Grivasti skakač alohtona je životinjska vrsta u Hrvatskoj koja obitava na planini Mosoru. Iz
ograđenog prostora 2002. godine pobjeglo je pet jedinki grivastih skakača od čega je
nastala današnja populacija koja se procjenjuje na oko 140 jedinki. Dok je u autohtonom
staništu populacija ugrožena zbog krivolova i gubitka staništa te je vrsta uvrštena na Crvenu
listu IUCN-a, većina introduciranih populacija pokazala je visoku prilagodljivost novim
staništima i visok potencijal za širenje na nova staništa.
Budući da papkari igraju ključnu ulogu u ekosustavima, poznavanje morfoloških, bioloških i
ekoloških osobina nužno je za ispravno gospodarenje istima. Alohtoni papkari mogu
predstavljati ozbiljnu prijetnju autohtonoj biološkoj raznolikosti. Poznato je da neke alohtone
vrste papkara imaju negativan utjecaj na područja u koja su unesene.
Da bismo bolje razumjeli ekologiju grivastih skakača, posebice njihovu dnevnu aktivnost,
izbor staništa te potencijal za daljnje prostorno širenje, uhvatili smo i označili jedanaest
životinja GPS-GSM ogrlicama.
Rezultati su pokazali tipičan bimodalni obrazac aktivnosti s dva vrhunca – prvi, jutarnji,
između 5:00 i 9:00 sati ujutro te drugi, popodnevni, između 16:00 i 19:00 sati. Praćene
životinje prosječno su se kretale 1,46 km na dan, a područje obitavanja iznosi 1872 ha.
Podatci upućuju da je disperzija grivastih skakača ograničena na područje planine Mosora
i malo je vjerojatno da će se proširiti.
Za potrebe morfometrijskih analiza prikupljene su mjere tijela i roga 30 grivastih skakača
(20 M, 10 Ž) legalno odstrijeljenih na Mosoru te je napravljena deskriptivna analiza
kvantitativnih mjera tijela i roga. Rezultati kvantitativnih morfoloških osobina grivastih
skakača s Mosora sugeriraju da je ova populacija dobro prilagođena sredozemnom
staništu. Uspoređujući dobivene podatke populacije s Mosora s ostalim populacijama,
vidljivo je da se bitno ne razlikuju.
Analizirajući prehrambene navike utvrdili smo da je vrsta pašnjačkog tipa, vrlo fleksibilna u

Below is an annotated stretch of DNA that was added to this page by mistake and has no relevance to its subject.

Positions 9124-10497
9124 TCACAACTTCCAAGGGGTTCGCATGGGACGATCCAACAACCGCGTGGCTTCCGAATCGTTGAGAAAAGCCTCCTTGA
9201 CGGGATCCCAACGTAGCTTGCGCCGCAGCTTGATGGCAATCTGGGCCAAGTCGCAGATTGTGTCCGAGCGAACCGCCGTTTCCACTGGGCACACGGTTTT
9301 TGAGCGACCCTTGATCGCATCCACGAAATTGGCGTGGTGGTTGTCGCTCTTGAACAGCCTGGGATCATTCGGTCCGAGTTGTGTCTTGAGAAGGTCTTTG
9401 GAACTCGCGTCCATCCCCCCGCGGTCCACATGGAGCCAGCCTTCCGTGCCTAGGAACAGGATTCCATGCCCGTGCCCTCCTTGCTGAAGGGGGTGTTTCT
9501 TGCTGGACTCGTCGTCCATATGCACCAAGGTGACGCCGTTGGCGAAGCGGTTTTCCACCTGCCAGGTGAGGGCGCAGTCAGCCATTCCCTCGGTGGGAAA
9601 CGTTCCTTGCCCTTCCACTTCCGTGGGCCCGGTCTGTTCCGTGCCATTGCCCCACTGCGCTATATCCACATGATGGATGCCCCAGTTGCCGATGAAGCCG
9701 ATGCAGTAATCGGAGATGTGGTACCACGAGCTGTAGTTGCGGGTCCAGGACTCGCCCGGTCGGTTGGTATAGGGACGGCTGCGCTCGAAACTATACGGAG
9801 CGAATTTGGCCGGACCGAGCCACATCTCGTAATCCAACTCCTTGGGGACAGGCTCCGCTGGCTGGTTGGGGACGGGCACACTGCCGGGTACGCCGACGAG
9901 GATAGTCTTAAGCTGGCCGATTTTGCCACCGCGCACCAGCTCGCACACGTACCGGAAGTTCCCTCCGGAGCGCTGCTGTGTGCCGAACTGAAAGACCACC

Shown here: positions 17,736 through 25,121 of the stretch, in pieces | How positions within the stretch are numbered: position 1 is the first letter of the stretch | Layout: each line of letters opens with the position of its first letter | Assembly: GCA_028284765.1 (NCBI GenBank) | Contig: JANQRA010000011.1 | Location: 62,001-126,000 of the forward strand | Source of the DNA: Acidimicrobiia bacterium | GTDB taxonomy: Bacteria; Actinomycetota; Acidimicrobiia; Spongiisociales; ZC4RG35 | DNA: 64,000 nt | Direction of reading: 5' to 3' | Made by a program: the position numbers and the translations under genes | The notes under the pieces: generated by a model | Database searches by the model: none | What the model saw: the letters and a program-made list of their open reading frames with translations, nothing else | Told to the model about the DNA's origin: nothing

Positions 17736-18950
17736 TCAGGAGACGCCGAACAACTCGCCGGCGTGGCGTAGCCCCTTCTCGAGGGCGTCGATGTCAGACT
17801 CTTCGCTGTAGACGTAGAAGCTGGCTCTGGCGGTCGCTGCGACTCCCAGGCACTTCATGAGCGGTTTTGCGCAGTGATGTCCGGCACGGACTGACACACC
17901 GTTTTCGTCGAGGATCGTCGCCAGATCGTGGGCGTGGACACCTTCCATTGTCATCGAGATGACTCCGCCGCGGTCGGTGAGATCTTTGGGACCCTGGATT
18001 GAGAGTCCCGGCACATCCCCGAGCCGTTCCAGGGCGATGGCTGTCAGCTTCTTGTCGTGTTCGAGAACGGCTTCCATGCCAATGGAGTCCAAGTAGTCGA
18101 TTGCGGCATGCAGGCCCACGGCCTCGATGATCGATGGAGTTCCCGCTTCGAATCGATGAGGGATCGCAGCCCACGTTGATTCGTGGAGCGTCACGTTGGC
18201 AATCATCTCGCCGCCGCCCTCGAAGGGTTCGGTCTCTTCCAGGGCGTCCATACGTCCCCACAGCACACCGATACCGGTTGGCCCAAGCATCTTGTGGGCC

vidu prehrane te pokazuje velike sezonske varijacije. Glavninu hrane sačinjavale su različite
trave i lišće listopadnih stabala.
Rezultati ovog istraživanja upućuju na nova saznanja o životnim navikama ove vrste u
slobodnoj prirodi mediteranskog staništa te će pridonijeti boljem gospodarenju alohtonim
vrstama u Hrvatskoj, čime će se očuvati biološka raznolikost i ekosustav u izvornom obliku.
|Abstract (english)|| |
Barbary sheep is a nonnative animal species in Croatia that lives on the Mosor Mountain.
In 2002, five Barbary sheep individuals escaped from captivity, resulting in today's
population, which is estimated at around 140 individuals. While in the native habitat the
population is endangered due to poaching and habitat loss , and the species is listed on the
IUCN Red List, most of the introduced populations have shown high adaptability to new
habitats and a high potential for spreading to new habitats.
Since ungulates play a key role in ecosystems, knowledge of their morphological, biological
and ecological characteristics is necessary for their proper management. Non-native
ungulates can pose a serious threat to native biodiversity. Some non-native species of
ungulates are known to have a negative impact on the areas into which they have been
These include predation, competition with native wildlife, diseases and their associated
consequences, hybridization and habitat alteration.
Due to the high growth rate and the ability to adapt to the diet, the results from the areas
where the Barbary sheep was introduced (Spain and the USA) show a rapid process of
dispersion and population increase, which is not the case on Mosor Mountain.
The motive of the research was to obtain the first information about the non-native ungulate
species that has been present on Mosor Mountain in open nature for twenty years using
modern and appropriate methods.
Although so far there is no empirical evidence related to any negative impact on native
fauna or flora from Barbary sheep, due to general and scientifically unconfirmed theses,
there is a negative opinion about this species in society.
Insights into autochthonous and nonnative populations of Barbary sheep with an emphasis
on their ecological, biological and morphological characteristics present the current
knowledge about the species. The chronology of the arrival of the Barbary sheep in Croatia
is shown, and the habitat where they were introduced, Mosor Mountain, is discussed